How To Build A Community of Collaboration

What is a community?

Can you have one at work?

Should you?

If you want more of a community feel, how do you create it?

Whose job is it?

Senior management? Frontline leaders? The employees? HR?

Do programs produce community or do people?

Today, I raise more questions than answers.

Community Can Happen

Some of the teams and organizations I have been part of have become a community. Some have not.

You know it when you are in it. I was recently reminded of the great community we had built in an organization I worked in years ago. On Saturday, I walked into a funeral home to support Maria, a woman who worked for me many years ago whose mother had passed. I was surprised to see the parade of familiar faces coming in the door, most of whom hadn’t worked with Maria for years. Many of them were retired. The community had spread the word, and they were back to help Maria deal with the loss of her mom. The conversation was important and rich. We hadn’t missed a beat. That’s community.

I watch my husband grow in his firefighter community. They all come in well before their shifts so the person they are relieving can leave early. It’s unspoken. They are always wiling to trade shifts to help one another manage work and family. There is always someone cooking for the group, and everyone contributes to keeping things clean. Watching this gives me a whole new perspective on the word, “union.” If someone isn’t contributing to the community, it’s noticed, but isn’t a large topic of conversation. There is a feeling it will all work out in the end. As far I can tell, the behavior has little to do with someone in management leading the charge.

And so, I’ve been asking everyone I see:

Have you ever worked on a team that had genuine community? What did it look like?

Here’s what I’ve collected so far, what would you add?

  • We trust that everyone’s doing the best they can
  • No one keeps score
  • We have each other’s backs
  • No blindsides
  • We share best practices
  • We don’t let one another fail
  • I can feel safe asking for help
  • We talk well about one another to our boss and others
  • We surface disagreements and fight when needed don’t take conflicts personally
  • I know their families (or at least about them)
  • We celebrate
  • We eat (and drink) together
  • We do volunteer work together
  • ???

Saturday Salutation: The Cairns of Strangers

This week, my husband and I scrambled up the boulders of Mt. of the Holy Cross one of Colorado’s spectacular 14ers.  The trek was a beautiful journey of cairns, challenge and connection.

The most tangible beauty came from the dramatic 360 views on this clear, cool summer day.

There was also intense beauty in pushing through when the summit seemed unattainable.

And, I was ironically warmed by the connection I felt with my husband as he looked at me and said, “we are losers if we don’t finish this.” I knew he was right, and I also knew he wouldn’t push me past my limits, (after all, this is the man who once said, “honey, I know what you said, but you really need that epidural).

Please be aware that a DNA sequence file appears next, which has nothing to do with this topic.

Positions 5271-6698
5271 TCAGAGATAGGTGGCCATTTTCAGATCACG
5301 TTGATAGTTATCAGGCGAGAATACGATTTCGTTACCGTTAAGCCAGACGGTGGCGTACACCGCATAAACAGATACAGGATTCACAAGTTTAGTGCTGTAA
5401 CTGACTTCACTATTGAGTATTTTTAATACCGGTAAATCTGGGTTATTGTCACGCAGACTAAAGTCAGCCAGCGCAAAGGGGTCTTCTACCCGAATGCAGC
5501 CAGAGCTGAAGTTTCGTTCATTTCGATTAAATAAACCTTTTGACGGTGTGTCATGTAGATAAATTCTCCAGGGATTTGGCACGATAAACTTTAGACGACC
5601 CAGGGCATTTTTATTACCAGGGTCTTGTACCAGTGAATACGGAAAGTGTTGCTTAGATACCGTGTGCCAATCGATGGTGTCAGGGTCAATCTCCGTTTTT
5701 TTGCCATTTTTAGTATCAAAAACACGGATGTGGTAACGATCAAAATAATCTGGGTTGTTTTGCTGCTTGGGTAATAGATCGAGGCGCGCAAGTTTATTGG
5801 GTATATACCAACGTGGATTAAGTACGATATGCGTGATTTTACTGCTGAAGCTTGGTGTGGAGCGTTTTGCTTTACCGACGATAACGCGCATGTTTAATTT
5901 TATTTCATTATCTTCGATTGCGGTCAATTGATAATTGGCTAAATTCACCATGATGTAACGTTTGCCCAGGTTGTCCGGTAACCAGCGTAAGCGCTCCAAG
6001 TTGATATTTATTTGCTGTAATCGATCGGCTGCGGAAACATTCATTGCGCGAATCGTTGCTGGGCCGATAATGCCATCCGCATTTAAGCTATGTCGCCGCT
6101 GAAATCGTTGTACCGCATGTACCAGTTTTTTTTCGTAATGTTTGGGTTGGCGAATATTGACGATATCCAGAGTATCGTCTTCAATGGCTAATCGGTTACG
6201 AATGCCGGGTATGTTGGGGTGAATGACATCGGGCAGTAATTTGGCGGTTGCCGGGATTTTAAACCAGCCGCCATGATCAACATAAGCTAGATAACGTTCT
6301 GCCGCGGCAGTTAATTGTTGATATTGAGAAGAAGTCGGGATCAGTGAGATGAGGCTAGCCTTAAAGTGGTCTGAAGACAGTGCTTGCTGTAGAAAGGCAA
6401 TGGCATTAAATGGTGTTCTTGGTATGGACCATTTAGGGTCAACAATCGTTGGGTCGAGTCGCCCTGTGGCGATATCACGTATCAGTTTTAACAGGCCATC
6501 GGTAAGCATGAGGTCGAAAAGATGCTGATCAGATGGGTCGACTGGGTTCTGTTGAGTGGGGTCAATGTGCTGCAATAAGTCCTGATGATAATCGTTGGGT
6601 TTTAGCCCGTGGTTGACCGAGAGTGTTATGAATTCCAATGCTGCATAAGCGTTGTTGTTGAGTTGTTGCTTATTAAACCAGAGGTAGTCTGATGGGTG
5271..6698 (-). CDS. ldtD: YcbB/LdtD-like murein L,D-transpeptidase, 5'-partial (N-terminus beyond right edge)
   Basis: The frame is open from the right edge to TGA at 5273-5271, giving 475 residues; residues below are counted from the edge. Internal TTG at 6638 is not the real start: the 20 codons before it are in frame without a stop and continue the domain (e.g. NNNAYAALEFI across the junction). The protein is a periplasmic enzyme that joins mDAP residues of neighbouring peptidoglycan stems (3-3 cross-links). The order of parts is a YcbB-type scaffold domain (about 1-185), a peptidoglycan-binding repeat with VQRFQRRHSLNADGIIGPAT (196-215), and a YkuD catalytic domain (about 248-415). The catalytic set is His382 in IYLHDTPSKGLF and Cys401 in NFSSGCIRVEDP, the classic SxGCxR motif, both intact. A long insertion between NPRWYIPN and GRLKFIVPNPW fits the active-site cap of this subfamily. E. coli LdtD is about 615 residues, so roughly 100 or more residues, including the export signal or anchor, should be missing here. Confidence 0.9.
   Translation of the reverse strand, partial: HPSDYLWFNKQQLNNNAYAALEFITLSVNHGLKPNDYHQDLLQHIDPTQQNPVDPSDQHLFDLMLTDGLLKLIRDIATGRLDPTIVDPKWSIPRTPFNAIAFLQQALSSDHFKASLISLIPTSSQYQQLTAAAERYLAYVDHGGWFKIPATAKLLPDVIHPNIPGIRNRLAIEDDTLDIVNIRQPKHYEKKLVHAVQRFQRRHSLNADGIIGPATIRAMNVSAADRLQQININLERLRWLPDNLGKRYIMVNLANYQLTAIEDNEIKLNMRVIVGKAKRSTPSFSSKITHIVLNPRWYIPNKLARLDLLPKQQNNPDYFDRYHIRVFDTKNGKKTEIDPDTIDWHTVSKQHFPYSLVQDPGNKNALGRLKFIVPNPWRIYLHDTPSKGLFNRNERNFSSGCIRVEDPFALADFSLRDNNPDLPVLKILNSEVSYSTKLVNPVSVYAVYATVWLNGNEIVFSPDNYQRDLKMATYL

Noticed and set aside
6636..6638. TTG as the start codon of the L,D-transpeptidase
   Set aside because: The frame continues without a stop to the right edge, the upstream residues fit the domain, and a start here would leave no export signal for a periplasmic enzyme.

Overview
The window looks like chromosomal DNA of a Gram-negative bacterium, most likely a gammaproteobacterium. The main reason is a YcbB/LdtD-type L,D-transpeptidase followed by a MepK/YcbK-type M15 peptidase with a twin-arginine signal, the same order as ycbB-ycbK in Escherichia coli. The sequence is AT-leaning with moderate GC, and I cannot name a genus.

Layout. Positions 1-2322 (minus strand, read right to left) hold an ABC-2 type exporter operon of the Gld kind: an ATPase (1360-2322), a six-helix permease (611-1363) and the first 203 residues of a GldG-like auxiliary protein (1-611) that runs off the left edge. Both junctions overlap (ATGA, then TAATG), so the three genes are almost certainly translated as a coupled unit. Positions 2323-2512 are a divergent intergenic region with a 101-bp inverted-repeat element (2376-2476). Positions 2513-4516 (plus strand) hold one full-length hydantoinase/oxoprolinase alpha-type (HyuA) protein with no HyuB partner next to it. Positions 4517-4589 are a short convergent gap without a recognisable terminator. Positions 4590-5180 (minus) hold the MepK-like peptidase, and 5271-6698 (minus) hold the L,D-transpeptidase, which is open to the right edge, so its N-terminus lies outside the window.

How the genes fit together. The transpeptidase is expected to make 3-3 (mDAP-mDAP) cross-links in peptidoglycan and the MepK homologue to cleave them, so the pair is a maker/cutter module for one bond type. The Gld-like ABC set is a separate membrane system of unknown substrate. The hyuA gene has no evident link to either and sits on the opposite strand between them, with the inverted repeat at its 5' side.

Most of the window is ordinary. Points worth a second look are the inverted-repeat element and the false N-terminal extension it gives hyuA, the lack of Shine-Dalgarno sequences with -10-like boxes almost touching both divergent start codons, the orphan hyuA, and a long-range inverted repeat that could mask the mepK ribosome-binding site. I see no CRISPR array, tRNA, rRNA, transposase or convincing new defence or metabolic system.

Mostly, I found beauty in the community of strangers– some of whom we connected with on the trail, and others whom had come before. As the trail became most obscured and the trekking became most treacherous, hikers had built large cairns that seemed to surface from nowhere– beautiful monuments to the support and teamwork of like-minded adventurers.

Finally, as we were nearing the end of our descent, there was the beauty in the hearts of the 2 men hiking back up in search of some strangers they had met along the way (a task that seemed unfathomable to me at that point).

“It’s getting late, and they seemed tired, and it’s just taking too long, we’ve got extra water, we are going up to find them and see if they need help.”

Thank you God for the Cairns of strangers.



Saturday Salutation: Postcard from the United Nations Youth Assembly

This quote set the tone for the 11th Annual Youth Assembly at the United Nations sponsored by the Friendship Ambassadors Foundation, which I attended this week. The focus was on youth empowerment, and how social networking can be used to create change.

“This is a guest post from my son Ben Evans, 17. Ben is a youth envoy to the Unitarian Universalist United Nations Organization, and recently served as a delegate to the National Youth Assembly at the United Nations. He holds a variety of leadership roles at school and church, and enjoys music and drama.”
“Youth are problem solvers, not problems to be solved.”
~Jasmine Nahhas di Flori

All of the panel speakers are fantastic leaders with truly amazing stories. Some were ambassadors from countries like Romania and Kenya. I also met Jacuqes Cousteau’s grandson and teens my age who have made big changes by starting something small. For example, Talia Leman began a trick or treating campaign when she was 10 years old, and has now raised over 10 million dollars for relief efforts around the world.

Each attendee was given a rubber bracelet with a personal QR code on it. When the code was scanned, all of my social networking information was immediately transmitted to my new friends and connections. Empowering simple networking with peers around the world.

I strongly encourage you to check out the following organizations which impressed me throughout the conference.

Education for Employment Foundation: (provides cellphones to connect Middle East youth with jobs)

Pavegen (harnesses the power of footsteps to create green energy)

Two Degrees (college campus-based programs selling energy bars to provide a 1:1 donation of food kits in third world countries)

Liter of Light (creates light in poor countries using only soda bottles, tin, and water)

“Being a leader of tomorrow does not exclude you from starting today.”